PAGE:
Helicopter Parenting

By Julie Baumgardner, MS, CFLE

After teaching a lot of parenting classes over the last 20 years, I can tell you with certainty that most parents have great intentions when it comes to raising their children.

I usually ask parents to begin with the end in mind and think forward to when it’s time for their children to leave the nest. I ask them, “What do you want for your children?” Inevitably people will say, “I want my child to be happy and healthy.” The big question is: what produces happy and healthy young adults? Is it parents who are ready to swoop in and do whatever it takes to help their child succeed? Or is it parents who allow their child to struggle a bit to find their way?

Research indicates that overprotective parents who take an excessive interest in their child’s life – also known as “helicopter parents” – actually raise children who are more likely to be depressed and anxious. This is very different from parents who are engaged in the lives of their children, but aren’t afraid to let them fail.

You might be a helicopter parent if you

  • feel the need to jump in and take over your child’s class project because you think they aren’t doing a good enough job.
  • are afraid to let them rough-and-tumble play because they might get hurt.
  • intervene when they misbehave, and then take responsibility for their behavior instead of letting them deal with the consequences.
  • see their success or failure as a direct reflection upon you as their parent.
  • problem-solve and make decisions for them instead of teaching them how to figure it out.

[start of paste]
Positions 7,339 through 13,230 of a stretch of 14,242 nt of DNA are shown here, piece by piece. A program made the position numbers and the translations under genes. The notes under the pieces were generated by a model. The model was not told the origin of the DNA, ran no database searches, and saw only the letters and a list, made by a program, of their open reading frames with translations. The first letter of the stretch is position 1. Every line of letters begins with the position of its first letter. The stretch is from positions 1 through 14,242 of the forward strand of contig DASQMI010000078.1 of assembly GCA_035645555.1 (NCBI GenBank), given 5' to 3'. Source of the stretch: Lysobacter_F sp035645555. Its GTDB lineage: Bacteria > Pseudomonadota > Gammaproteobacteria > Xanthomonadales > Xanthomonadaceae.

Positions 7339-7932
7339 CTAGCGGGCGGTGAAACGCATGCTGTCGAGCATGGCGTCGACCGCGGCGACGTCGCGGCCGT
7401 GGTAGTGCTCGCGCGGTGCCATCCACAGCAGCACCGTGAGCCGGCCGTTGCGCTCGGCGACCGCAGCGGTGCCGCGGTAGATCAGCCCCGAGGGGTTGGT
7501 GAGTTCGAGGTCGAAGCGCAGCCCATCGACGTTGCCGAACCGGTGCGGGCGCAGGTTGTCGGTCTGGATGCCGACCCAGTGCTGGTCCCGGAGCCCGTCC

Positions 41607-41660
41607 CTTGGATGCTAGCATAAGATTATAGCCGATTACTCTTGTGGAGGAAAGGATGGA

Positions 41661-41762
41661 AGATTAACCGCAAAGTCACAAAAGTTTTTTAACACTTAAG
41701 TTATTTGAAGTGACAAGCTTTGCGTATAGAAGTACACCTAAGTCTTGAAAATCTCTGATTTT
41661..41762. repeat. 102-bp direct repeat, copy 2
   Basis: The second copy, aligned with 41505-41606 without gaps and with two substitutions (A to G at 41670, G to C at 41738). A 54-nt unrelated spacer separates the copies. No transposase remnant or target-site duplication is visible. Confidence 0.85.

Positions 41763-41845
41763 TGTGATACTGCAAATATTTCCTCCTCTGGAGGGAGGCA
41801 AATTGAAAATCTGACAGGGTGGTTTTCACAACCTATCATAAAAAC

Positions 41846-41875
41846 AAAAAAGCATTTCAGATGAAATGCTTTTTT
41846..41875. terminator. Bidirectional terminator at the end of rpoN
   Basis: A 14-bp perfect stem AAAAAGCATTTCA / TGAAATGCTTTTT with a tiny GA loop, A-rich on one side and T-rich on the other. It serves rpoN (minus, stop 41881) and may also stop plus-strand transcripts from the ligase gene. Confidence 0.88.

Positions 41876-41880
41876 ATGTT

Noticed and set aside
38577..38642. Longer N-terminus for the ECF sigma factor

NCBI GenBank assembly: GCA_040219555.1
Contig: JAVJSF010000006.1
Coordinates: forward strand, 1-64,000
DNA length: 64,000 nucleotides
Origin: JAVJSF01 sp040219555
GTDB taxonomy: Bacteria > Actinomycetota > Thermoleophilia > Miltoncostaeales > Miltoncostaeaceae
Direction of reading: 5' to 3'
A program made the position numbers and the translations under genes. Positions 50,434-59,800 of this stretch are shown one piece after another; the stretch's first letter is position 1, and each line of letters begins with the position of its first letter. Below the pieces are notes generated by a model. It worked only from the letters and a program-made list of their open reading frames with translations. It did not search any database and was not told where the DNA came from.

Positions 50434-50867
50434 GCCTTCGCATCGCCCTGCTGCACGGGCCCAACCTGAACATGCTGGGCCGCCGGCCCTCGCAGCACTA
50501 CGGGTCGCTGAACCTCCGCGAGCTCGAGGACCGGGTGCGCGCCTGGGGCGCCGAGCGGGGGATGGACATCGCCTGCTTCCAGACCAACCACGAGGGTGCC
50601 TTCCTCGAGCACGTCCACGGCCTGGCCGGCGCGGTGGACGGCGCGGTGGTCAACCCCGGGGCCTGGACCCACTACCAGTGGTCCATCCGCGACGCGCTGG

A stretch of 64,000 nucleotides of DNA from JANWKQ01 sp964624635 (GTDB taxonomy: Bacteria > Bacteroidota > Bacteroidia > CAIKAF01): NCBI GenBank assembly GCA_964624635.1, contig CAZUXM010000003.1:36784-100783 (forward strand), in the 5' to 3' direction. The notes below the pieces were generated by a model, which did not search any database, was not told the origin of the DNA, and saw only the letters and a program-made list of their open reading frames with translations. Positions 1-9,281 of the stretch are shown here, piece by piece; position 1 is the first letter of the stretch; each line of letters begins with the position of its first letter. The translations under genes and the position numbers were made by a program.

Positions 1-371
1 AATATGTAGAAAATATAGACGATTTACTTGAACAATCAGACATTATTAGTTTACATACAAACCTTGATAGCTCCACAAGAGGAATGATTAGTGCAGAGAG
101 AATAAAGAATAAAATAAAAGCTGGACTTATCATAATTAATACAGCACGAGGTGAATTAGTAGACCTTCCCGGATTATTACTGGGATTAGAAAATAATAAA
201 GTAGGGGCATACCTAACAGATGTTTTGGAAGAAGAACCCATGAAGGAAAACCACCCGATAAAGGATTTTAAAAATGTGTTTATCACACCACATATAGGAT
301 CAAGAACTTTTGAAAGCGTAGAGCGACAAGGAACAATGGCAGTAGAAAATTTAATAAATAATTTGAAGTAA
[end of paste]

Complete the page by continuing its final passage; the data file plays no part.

Julie Baumgardner, MS, CFLE President and CEO, First Things First chattanooga

Julie Baumgardner, MS, CFLE President and CEO, First Things First


When parents jump in at every turn to pave the road for their children, it can not only create anxiety in children, but it also sends the message that their parents don’t believe they have what it takes to navigate life.”

What’s the harm?

Overly involved parents rob their kids of the opportunity to learn necessary life skills for success on their own. When parents jump in at every turn to pave the road for their children, it can not only create anxiety in children, but it also sends the message that their parents don’t believe they have what it takes to navigate life. It strips their self-confidence and creates dependence on parents.

Raising Healthy Young Adults

If we are going to raise healthy young adults, it’s important to remember what children need to learn while their parents guide them in a beneficial way.

They need to learn how to
  • assess risk without a parent’s help.
  • deal with failure and keep going.
  • problem-solve and make healthy choices.
  • answer to authority and abide by
    the rules.
  • take responsibility for their own behavior.
  • assess how they are feeling on their own.    

Hal Runkel, author of ScreamFree Parenting, asserts that parents are responsible to their children, not for them. Parents who allow their children the freedom to aquire the previous list of skills are preparing them for the real world. There is a huge difference between being a helicopter parent and advocating for your child as they grow and learn.

Any parent knows that watching your child mature can be painful. They make choices we wish they hadn’t. But, giving them age-appropriate space to make mistakes and learn from those mistakes helps them develop self-confidence and resilience for succeeding in life.

 

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